After success cleaning up Dodge City, Wyatt Earp moves to Tombstone, Arizona, and wishes to get rich in obscurity. He meets his brothers there, as well as his old friend Doc Holliday. A band of outlaws that call themselves The Cowboys are causing problems in the region with various acts of random violence, and inevitably come into confrontation with Holliday and the Earps, which leads to a shoot-out at the O.K. Corral.Written by
Ed Sutton <firstname.lastname@example.org>
Peter Sherayko, who played the character 'Texas Jack Vermillion', also served as the buckaroo (cowboy) coordinator on the film. See more »
The film shows Curly Bill shooting Fred White in cold blood, being forcibly subdued by Wyatt, but being acquitted due to a 'lack of witness' (presumably because people were intimidated by the Cowboys). In reality, Curly Bill's shooting of Fred White was probably accidental. Curly Bill immediately expressed remorse for the shooting and gave himself up immediately. Wyatt did take Curly Bill away, but more for his own protection as White was popular in town and Earp feared that people might lynch Curly Bill. Contrary to the film, Fred White did not die immediately, but lingered long enough to testify that he himself thought the shooting was accidental. It was White's testimony, combined with evidence that the guns had a hair trigger, that acquitted Curly Bill, not Cowboy intimidation of potential witnesses. See more »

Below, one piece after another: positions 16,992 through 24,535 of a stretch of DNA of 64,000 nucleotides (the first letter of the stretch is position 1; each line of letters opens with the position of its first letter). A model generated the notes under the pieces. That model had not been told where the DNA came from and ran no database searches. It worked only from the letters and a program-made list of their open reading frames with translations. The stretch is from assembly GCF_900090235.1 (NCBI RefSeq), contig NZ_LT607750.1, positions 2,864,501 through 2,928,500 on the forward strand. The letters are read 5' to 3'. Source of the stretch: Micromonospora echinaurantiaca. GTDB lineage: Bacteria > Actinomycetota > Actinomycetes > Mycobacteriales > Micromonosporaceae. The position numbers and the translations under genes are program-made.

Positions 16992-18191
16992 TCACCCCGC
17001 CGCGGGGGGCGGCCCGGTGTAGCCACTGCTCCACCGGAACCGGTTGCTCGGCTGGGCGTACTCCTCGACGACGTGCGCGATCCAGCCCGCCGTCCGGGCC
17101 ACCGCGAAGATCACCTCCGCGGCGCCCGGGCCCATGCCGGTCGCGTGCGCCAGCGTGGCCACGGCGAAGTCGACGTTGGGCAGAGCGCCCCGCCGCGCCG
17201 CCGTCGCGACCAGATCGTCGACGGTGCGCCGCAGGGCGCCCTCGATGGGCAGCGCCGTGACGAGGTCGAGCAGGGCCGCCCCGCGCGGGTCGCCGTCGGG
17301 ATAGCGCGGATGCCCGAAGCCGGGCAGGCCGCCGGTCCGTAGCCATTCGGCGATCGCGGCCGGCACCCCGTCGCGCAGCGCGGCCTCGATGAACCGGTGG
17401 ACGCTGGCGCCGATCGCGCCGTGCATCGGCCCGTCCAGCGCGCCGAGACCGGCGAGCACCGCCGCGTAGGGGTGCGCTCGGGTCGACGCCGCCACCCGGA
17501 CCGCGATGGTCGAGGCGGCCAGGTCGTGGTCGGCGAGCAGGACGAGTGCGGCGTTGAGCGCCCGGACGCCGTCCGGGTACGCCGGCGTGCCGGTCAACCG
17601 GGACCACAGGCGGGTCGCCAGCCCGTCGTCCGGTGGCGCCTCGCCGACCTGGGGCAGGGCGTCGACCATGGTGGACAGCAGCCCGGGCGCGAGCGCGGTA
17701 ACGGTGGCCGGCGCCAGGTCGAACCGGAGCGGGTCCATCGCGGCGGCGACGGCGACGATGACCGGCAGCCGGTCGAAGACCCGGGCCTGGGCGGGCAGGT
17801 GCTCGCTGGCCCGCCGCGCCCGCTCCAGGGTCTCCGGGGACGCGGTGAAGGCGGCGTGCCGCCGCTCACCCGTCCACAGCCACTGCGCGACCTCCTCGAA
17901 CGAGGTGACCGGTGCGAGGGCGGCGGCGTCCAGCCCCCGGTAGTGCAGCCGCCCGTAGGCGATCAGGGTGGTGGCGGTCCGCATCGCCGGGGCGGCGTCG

1879 - the Civil War is over, and the resulting economic explosion spurs the great migration west. Farmers, ranchers, prospectors, killers, and thieves seek their fortune. Cattle growers turn cow towns into armed camps, with murder rates higher than than those of modern day New York or Los Angeles. Out of this chaos comes legendary lawman Wyatt Earp, retiring his badge and gun to start a peaceful life for his family. Earp's friend, John, Doc Holliday, a southern gentlemen turned ...
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A "Vista Series" director's cut was released in February 2002. Just under five minutes of never-before-seen footage were restored. The most noticeable are:
a scene showing the depths of Mattie's addiction to laudanum and her jealousy over Josephine;
a somber soliloquy by Doc quoting Kublai Khan;
a scene explaining Kate's sudden disappearance from the film, with Doc stressing the importance of friendship;
a scene with McMasters and the Cowboys meeting one last time. A small scene showing the graphic result of that meeting has been re-inserted, with the line "They got McMasters!" being moved into this small insert.
As a Tucson Native, I was totally impressed. Most people from other parts of the world will believe any western with a saguaro in it. This movie is one of the best of all time, and I worked at Old Tucson. If you're looking for a historical timeline, forget it. It's condensed for dramatic purposes, but still it flows, it's got love, action, comedy(mostly Kilmer) and a serious story of what the old west really was like. Amen for this one as opposed to the tragic The Quick and the Dead which was kinda silly if your brain is turned on whilst watching it. Watch for Priestly's, um, unusual performance. It also has a great back story on Earp's life, which makes for much more than a shallow shoot'em up movie.
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